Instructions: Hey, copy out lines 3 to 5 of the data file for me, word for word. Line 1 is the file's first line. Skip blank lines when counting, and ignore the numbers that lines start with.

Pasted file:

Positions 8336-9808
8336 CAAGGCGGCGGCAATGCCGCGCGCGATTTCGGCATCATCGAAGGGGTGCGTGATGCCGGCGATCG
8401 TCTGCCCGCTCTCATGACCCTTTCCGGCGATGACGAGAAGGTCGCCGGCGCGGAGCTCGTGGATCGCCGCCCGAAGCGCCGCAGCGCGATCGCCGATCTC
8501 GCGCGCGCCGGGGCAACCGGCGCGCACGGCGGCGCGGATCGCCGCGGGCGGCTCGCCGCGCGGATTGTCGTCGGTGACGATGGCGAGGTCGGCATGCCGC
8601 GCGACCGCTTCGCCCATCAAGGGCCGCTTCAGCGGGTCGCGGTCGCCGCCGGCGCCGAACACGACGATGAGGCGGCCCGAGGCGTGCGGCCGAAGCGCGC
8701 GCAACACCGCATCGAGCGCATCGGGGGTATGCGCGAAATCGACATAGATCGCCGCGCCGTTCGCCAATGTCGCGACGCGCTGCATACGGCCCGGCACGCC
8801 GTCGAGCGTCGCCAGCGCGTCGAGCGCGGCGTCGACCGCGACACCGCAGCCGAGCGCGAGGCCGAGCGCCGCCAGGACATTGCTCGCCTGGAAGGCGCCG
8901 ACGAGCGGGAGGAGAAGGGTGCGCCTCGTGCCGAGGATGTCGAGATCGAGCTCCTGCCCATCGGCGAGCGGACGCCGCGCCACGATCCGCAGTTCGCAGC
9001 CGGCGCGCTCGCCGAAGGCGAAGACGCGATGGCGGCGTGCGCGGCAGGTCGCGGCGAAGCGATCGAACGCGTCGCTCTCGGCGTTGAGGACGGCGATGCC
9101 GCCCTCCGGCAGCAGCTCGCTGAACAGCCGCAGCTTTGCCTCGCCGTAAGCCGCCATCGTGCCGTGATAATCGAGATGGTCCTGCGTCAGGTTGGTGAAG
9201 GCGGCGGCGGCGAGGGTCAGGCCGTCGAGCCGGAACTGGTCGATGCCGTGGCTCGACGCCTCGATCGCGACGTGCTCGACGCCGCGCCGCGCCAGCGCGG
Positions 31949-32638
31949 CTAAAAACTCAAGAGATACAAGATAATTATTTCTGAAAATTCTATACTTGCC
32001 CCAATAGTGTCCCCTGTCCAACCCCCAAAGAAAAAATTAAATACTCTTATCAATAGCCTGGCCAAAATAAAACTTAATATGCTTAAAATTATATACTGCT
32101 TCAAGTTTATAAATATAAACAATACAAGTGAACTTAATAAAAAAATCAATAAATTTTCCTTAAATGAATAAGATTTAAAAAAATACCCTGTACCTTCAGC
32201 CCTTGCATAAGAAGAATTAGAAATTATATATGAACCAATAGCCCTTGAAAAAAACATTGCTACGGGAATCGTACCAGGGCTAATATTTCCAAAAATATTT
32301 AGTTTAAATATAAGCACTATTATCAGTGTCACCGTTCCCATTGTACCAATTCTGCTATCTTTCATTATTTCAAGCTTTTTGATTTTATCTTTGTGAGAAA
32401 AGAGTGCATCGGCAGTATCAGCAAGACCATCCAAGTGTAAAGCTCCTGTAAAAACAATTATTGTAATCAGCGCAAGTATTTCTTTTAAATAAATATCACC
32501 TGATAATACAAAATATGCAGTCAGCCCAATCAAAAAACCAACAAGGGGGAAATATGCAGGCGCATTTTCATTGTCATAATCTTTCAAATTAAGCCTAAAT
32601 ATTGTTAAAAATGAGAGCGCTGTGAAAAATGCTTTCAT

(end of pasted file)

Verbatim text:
8401 TCTGCCCGCTCTCATGACCCTTTCCGGCGATGACGAGAAGGTCGCCGGCGCGGAGCTCGTGGATCGCCGCCCGAAGCGCCGCAGCGCGATCGCCGATCTC
8501 GCGCGCGCCGGGGCAACCGGCGCGCACGGCGGCGCGGATCGCCGCGGGCGGCTCGCCGCGCGGATTGTCGTCGGTGACGATGGCGAGGTCGGCATGCCGC
8601 GCGACCGCTTCGCCCATCAAGGGCCGCTTCAGCGGGTCGCGGTCGCCGCCGGCGCCGAACACGACGATGAGGCGGCCCGAGGCGTGCGGCCGAAGCGCGC